The Murambi memorial site is located in Southern Province. Click on the image for a slideshow of photographs. All photographs © 2002-2008 Jens Meierhenrich except photographs 5-7 © Kigali Memorial Centre.

“The genocide must live on,” insists Tito Rutaremara, the éminence gris of the Rwandan Patriotic Front, or RPF. A founding father of the RPF and the Rwandan government‘s current Ombudsman, Rutaremara once dubbed himself the “resident philosopher” of the Tutsi organization on account of having spent much of his life as a “Left Bank intellectual” in French exile. Today, fifteen years after the 1994 genocide, the lanky, six-feet-tall Rutaremara, who is generally soft spoken and charming, vigorously defends the very graphic display of skulls and bones and hundreds of contorted skeletons at the partially completed Murambi Memorial Centre in southern Rwanda.

According to Rutaremara, the bodily remains—which nowhere else in the country are shown as graphically as in Murambi—are indispensable to the memorialization of the atrocities of 1994 because, as he puts it, the genocide must not be forgotten. On this view, absent the prominent display of artifacts of death, the countryside will see a resurgence of “genocidal ideology”—a fighting term recently introduced into the country‘s political discourse. Or, as one of the caretakers at the Murambi Memorial Centre puts it, “Sometimes, when you tell people that there was genocide in Rwanda, they don‘t want to accept it. It‘s better to be able to show the bones to those who are disbelievers.”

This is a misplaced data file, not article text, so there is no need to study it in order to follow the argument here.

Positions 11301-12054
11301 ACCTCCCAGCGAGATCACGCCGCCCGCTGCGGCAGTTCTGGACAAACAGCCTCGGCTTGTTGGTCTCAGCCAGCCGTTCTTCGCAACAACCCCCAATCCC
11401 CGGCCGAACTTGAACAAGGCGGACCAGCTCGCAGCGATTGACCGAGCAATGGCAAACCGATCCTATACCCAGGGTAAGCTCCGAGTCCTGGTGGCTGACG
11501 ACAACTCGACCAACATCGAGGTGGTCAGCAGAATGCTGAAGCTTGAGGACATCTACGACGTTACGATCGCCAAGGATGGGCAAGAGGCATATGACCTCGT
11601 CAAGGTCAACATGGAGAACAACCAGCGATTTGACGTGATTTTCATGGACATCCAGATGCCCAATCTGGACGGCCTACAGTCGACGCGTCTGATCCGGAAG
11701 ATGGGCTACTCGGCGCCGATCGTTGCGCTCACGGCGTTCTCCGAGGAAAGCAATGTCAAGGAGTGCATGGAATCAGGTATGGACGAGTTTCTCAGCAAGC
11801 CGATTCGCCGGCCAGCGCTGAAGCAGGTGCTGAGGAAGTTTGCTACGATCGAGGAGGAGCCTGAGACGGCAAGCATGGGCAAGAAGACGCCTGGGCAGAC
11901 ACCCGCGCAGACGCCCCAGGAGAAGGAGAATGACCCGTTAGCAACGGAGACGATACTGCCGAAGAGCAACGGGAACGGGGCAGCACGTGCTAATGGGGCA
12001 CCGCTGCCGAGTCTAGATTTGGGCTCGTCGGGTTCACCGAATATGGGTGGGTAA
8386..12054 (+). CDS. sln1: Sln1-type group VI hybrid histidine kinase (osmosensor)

Of Rwanda‘s handful of “national” genocide memorials—memorials administered under the auspices of the National Museum of Rwanda in Butare—the Murambi Memorial Centre is, aside perhaps from the Kigali Memorial Centre, the most internationally minded. Judging by the layout and the (as of yet unopened) exhibition, its principal target audience is beyond doubt international. This outward orientation can be explained with reference to, among other things, the controversial role that the international community, as represented in this case by France, played during the genocide in the former préfecture of Gikongoro, where the Murambi Memorial Centre is located on a sprawling hillside.